When Isaac Murdoch recently visited Matinenda Provincial Park near Elliot Lake, Ont., approximately 50 kilometres from his Anishinaabe community of Serpent River, he was shocked to see some pictographs with graffiti surrounding them.

"I've seen them in that shape a couple of years ago, and I went back just recently and noticed new spray painting," said Murdoch, an Indigenous artist and environmentalist. 

'They [vandals] don't regard the sacredness of it like we do; those are our ancient stories.' - Chief Reg Niganobe

"I recall about 100 [pictographs] in the early days. It is one of the most prolific pictographs that we probably had on the Great Lakes."

Murdoch said now, he's aware of only five pictographs that remain untouched by the surrounding spray paint.

The pictograph site is within the boundaries of Matinenda Provincial Park, a non-operating park managed by Ontario's Ministry of Natural Resources and Forestry. A non-operating park means there's no staff on site and park access and facilities are limited.

"Sacred sites are important things and, for many people, they are strongholds of our past," said Murdoch.

The pictograph site has been a meaningful place to several other surrounding Anishinaabe communities along the north shore, he added.

Photos of the defaced site were posted on social media, where many people expressed outrage.

Pictograph site spray painted

Some of the graffiti that's been spray-painted on the rock face at the pictograph site inside Matinenda Provincial Park. (Isaac Murdoch)

'These vandals will likely get away with it,' says chief

Chief Reg Niganobe of Mississauga First Nation, a community near Matinenda Provincial Park, said the pictographs have always been a part of his people's history.

Ceremonies are still being held with regards to the pictographs, which are approached with the utmost reverence as well as with offerings, said Niganobe.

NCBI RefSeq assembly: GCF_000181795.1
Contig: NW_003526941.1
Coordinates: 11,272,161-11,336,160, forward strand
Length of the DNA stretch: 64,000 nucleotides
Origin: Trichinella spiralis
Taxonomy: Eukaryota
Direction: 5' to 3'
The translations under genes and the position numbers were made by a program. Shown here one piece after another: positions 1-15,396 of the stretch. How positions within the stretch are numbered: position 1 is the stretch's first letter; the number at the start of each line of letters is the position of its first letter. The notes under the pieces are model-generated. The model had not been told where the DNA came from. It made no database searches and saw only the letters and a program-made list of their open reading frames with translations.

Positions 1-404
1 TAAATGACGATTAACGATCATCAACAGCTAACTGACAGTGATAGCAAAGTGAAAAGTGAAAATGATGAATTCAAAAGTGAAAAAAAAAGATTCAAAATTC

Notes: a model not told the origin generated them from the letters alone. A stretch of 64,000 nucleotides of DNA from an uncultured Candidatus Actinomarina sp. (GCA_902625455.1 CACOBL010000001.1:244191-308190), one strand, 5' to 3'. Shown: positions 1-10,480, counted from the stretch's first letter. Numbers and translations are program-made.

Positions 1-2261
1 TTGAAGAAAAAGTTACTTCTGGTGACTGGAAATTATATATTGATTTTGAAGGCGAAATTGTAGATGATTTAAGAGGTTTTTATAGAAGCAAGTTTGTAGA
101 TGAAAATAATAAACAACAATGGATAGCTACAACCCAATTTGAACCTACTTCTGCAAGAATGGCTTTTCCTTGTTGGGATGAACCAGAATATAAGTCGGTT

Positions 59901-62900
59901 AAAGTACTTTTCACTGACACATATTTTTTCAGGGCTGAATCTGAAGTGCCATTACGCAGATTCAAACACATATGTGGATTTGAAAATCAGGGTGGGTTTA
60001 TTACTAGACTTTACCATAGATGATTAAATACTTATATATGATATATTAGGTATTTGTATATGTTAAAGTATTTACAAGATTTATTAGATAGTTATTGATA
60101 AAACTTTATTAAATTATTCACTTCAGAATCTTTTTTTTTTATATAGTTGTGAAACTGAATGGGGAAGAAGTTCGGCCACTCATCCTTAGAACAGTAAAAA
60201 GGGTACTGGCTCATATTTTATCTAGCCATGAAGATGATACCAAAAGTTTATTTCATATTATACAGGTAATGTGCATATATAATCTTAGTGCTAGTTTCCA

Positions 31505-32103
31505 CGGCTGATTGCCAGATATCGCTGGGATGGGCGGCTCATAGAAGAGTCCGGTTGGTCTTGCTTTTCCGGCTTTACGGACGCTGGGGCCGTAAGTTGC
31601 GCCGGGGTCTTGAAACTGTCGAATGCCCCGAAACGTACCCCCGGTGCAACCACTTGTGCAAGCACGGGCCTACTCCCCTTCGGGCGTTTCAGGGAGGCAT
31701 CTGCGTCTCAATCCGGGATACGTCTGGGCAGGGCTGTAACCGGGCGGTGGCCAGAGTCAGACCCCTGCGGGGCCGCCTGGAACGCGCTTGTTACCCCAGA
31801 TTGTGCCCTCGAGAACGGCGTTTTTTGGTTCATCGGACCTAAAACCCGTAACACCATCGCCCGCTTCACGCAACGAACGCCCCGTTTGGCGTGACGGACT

Still, Niganobe believes trying to catch the vandals would be difficult. The area is teeming with cottagers, tourists and local residents, something the Indigenous people have seen only increase in recent decades, he said.

"These vandals will likely get away with it," Niganobe said.

He added that he believes vandalized mosques garner more anger and disappointment from society.

"We could draw more awareness to it. That way, more people will be watching for it," he said.

At the same time, Niganobe fears that heightened attention to the problem may incite even more acts of vandalism.

Whoever the vandals are, Niganobe said he would like to see it stopped immediately.

"They [vandals] don't regard the sacredness of it like we do; those are our ancient stories," he said.

Pictograph site Canadian flag painted

A Canadian flag is painted near the pictograph site. (Isaac Murdoch)

According to the Ministry of Natural Resources and Forestry, park staff reported the vandalism to the Blind River OPP on May 24, following a visit to the site.

Park staff found older graffiti as well as more recent graffiti and vandalism present on the rock face. It doesn't look like the pictographs themselves were affected by the graffiti, the emailed statement reads in part.

The East Algoma OPP Blind River detachment is investigating the case, along with Mississauga First Nation Police.

Cultural alienation, resistance in reconciliation

Ontario Regional Chief Isadore Day said the vandalism of the pictograph site needs to be called for what it is.

"What happens when there is such disregard and … I think we should put a name on it, and I would call that cultural alienation," Day said.

It's a form of an assault, he added.

Isaac Murdoch

Isaac Murdoch is a well known Indigenous artist and activist in Canada. (Submitted)

"Those pictographs are very much a part of our lineage to our past, and they are part of the prophecies," he said, explaining that in most cases, they hold stories and instructions from our ancestors.

"I think there's a bigger issue at hand here," he added. "There's a push in resistance in reconciliation in some parts of Canadian society."

Day would like to see a larger discussion about the desecration of these sacred sites with Indigenous communities and various government ministries.

The ministry said the park superintendent has contacted local First Nations to discuss concerns about the existing graffiti and the possibility of removing it from the rock face.

The park superintendent is also interested in providing interpretive messaging at the pictograph site to educate visitors on the significance of the area and the importance of leaving the area undisturbed, the ministry said.